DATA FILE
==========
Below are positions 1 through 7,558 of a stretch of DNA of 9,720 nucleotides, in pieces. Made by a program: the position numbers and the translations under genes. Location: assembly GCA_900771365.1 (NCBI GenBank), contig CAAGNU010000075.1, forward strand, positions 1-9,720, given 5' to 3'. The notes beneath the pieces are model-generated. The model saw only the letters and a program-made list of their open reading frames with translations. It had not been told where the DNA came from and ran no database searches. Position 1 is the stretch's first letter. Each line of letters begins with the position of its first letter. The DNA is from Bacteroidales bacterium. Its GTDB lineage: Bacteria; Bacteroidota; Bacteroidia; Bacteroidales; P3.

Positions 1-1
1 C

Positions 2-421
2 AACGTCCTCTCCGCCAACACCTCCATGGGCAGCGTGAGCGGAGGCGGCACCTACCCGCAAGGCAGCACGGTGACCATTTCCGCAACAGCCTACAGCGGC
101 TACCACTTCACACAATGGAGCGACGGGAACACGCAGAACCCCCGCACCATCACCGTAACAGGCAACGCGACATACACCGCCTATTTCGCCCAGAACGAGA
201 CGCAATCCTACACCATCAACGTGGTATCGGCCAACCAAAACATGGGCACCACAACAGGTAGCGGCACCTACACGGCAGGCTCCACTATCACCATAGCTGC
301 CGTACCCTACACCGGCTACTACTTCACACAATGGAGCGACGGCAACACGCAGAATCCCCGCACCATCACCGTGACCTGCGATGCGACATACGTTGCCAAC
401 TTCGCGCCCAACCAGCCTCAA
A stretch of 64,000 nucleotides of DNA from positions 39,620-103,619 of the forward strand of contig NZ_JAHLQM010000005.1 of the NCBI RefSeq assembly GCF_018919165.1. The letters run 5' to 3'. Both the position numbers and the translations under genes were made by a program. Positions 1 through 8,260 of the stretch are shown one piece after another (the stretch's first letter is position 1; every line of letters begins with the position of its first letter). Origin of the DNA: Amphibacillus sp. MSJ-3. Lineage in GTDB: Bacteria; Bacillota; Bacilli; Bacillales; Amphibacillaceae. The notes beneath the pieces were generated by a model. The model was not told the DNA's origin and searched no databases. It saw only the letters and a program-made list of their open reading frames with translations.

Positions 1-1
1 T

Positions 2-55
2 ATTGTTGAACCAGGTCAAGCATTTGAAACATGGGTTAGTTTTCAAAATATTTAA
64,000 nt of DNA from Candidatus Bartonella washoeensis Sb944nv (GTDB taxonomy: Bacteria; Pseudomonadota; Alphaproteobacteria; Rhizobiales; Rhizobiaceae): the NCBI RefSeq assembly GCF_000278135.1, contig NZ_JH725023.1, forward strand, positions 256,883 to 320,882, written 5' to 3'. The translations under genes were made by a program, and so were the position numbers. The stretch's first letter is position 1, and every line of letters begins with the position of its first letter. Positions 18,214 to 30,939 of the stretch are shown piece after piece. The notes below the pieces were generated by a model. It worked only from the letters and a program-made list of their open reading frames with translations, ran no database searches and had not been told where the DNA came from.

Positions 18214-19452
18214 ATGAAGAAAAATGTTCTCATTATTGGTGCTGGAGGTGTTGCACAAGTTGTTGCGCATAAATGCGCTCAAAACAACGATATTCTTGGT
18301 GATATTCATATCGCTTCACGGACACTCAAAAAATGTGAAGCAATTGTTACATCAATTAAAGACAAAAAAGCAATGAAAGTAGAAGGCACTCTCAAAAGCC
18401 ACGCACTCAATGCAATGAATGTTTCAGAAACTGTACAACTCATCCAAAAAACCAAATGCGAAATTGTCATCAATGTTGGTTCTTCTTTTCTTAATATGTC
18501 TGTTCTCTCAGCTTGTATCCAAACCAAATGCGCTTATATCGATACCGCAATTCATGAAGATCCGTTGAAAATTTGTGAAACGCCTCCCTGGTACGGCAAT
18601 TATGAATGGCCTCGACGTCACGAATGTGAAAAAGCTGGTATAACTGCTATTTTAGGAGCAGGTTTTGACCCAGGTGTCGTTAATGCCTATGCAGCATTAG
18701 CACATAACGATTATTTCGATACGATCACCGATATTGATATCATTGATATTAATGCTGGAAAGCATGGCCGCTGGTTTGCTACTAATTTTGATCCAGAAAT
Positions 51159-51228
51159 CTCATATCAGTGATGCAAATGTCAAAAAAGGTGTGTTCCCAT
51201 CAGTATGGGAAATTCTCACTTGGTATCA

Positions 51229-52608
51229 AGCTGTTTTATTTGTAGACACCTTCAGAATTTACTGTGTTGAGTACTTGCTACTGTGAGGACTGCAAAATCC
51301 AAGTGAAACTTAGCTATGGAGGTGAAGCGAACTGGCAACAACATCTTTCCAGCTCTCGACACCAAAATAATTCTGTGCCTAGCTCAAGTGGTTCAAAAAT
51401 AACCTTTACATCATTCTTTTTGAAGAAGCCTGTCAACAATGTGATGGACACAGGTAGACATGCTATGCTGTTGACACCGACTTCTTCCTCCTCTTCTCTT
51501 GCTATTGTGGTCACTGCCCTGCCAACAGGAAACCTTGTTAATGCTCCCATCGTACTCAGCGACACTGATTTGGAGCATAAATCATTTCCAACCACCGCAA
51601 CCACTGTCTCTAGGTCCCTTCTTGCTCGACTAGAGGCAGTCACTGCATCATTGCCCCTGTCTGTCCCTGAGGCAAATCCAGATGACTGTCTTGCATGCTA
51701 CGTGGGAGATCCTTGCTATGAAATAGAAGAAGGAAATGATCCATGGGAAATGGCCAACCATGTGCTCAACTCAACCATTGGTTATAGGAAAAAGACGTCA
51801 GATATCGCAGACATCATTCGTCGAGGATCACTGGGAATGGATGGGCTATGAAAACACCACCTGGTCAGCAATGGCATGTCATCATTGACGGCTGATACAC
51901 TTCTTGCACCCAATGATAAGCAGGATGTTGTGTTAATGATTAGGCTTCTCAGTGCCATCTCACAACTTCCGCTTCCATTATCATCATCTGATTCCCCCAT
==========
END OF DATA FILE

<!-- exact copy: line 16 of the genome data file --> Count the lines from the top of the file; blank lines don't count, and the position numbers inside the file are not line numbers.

Positions 18214-19452